• My pup had the same symptoms as yours but he had Parvovirus i think there are so many things a puppy can pick up.
  • Tell your vet about this. It's possible that it was a wrong diagnosis.
  • contact a vet immediately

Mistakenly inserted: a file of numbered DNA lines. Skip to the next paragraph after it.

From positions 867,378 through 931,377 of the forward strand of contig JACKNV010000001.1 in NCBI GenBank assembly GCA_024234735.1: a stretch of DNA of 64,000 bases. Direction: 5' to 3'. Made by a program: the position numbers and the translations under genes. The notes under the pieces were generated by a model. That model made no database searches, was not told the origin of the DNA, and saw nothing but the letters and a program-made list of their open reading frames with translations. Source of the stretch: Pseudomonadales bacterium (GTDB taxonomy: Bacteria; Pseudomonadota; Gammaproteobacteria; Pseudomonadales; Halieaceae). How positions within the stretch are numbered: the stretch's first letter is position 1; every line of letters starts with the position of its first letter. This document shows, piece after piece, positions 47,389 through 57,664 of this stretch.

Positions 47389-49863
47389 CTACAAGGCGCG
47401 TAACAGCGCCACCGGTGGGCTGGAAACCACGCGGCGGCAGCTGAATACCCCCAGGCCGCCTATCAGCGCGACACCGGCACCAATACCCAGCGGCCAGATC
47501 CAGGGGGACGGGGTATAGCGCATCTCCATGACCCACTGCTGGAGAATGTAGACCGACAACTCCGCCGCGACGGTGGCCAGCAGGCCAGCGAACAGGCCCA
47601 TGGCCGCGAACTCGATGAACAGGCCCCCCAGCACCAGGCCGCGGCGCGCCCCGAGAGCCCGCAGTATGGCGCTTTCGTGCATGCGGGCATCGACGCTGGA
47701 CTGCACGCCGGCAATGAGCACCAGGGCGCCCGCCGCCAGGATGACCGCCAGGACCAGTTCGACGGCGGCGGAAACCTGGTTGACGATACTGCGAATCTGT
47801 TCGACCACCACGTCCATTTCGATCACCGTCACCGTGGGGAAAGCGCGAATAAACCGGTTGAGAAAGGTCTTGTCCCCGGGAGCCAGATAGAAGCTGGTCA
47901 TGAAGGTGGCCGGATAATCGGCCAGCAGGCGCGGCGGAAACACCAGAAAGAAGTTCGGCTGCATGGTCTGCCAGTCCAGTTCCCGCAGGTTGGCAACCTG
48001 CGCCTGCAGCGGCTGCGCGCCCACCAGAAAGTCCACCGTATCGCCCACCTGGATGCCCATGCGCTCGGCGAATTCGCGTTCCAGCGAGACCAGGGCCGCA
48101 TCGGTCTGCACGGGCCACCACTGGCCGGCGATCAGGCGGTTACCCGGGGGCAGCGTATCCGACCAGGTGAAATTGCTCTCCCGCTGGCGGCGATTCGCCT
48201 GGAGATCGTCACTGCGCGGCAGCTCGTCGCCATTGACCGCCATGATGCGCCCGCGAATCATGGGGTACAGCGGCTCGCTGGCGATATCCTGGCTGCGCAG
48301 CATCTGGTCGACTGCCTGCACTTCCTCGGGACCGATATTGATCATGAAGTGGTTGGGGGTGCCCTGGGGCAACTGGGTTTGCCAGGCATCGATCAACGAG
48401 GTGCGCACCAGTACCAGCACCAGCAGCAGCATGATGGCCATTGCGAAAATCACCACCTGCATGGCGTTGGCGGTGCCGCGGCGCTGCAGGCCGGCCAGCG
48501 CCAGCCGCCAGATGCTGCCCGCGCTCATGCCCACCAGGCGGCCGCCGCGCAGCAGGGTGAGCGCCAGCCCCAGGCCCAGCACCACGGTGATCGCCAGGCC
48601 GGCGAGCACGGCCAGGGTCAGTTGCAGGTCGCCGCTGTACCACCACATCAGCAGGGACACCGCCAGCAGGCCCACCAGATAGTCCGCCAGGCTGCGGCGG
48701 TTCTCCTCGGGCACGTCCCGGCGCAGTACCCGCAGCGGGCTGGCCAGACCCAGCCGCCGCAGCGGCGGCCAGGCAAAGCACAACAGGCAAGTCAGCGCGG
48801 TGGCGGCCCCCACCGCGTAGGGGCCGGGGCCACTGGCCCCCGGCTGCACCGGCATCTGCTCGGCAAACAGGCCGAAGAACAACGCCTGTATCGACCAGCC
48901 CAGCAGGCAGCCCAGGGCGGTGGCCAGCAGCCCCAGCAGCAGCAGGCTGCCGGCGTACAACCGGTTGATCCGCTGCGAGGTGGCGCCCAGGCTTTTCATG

• One of the things I believe to be most insidious is that it seems likely to me, from my own research, that Giardia is one of those nasty creatures whereby the dog or cat can REINFECT themselves, because this is an infectious condition. I've put together some links for you to read over, if you will. I don't know how much your Vet discussed this with you, but the more you know about it the better armed you will be to not only choose your treatments but also stay safe yourself...humans CAN CATCH THIS TOO. This condition is NOT an easy cure situation...You may want to also look into speaking with a vet who is knowledgeable and open minded to Holistic and Homeopathic Remedies, I have seen it clear up with Homeopathics, but you need someone who knows what they are doing! Best of luck to you and your big, beautiful boy! You really do want to get this cleared up ASAP as it can cause additional health challenges over the long haul, especially since he is assuredly still growing and maturing. Remember, Giardia of dogs may infect people, so good, personal hygiene should be used by adults when cleaning kennels or picking up the yard, and by children who may play with pets or in potentially contaminated areas. How do Giardia reproduce and how are they transmitted? Giardia multiply by dividing. A dog becomes infected by eating the cyst form of the parasite. In the small intestine, the cyst opens and releases an active form called a trophozoite. These have flagella, hair-like structures that whip back and forth allowing them to move around. They attach to the intestinal wall and reproduce by dividing in two. After an unknown number of divisions, at some stage, in an unknown location, this form develops a wall around itself (encysts) and is passed in the feces. The Giardia in the feces can contaminate the environment and water and infect other animals and people. If we find Giardia, how do we treat it? Here we go again; treatment is controversial too. There is a question about when to treat. If Giardia is found in a dog without symptoms should we treat the animal? Since we should not know if G. canis can infect man, we often err on the side of caution and treat an asymptomatic infected animal to prevent possible transmission to people. If we highly suspect infection with Giardia, but can not find the organism, should we treat anyway? This is often done. Because it is often difficult to detect Giardia in the feces of dogs with diarrhea, if there are no other obvious causes of diarrhea (e.g.; the dog did not get into the garbage several nights ago) we often treat the animal for giardiasis. There are several treatments for giardiasis, although some of them have not been FDA-approved for that use in dogs. Fenbendazole is an antiparasitic drug that kills some intestinal worms and can help control giardia. It may be used alone or with metronidazole. Metronidazole can kill some types of bacteria that could cause diarrhea. So if the diarrhea was caused by bacteria, and not Giardia, the bacteria can be killed and the symptoms eliminated. Unfortunately, metronidazole has some drawbacks. It has been found to be only 60-70% effective in eliminating Giardia from infected dogs, and probably is not 100% effective in cats, either. It can be toxic to the liver in some animals. It is suspected of being a teratogen (an agent that causes physical defects in the developing embryo), so it should not be used in pregnant animals. Finally, it has a very bitter taste and many animals resent taking it – especially cats. Quinacrine hydrochloride has been used in the past, but is not very effective and can cause side effects such as lethargy, vomiting, anorexia, and fever. But now we come to yet another unknown. It is possible these treatments only remove the cysts from the feces but do not kill all the Giardia in the intestine. This means even though the fecal exams after treatment may be negative, the organism is still present in the intestine. This is especially true of the older treatments. So treated animals could still be a source of infection for others.

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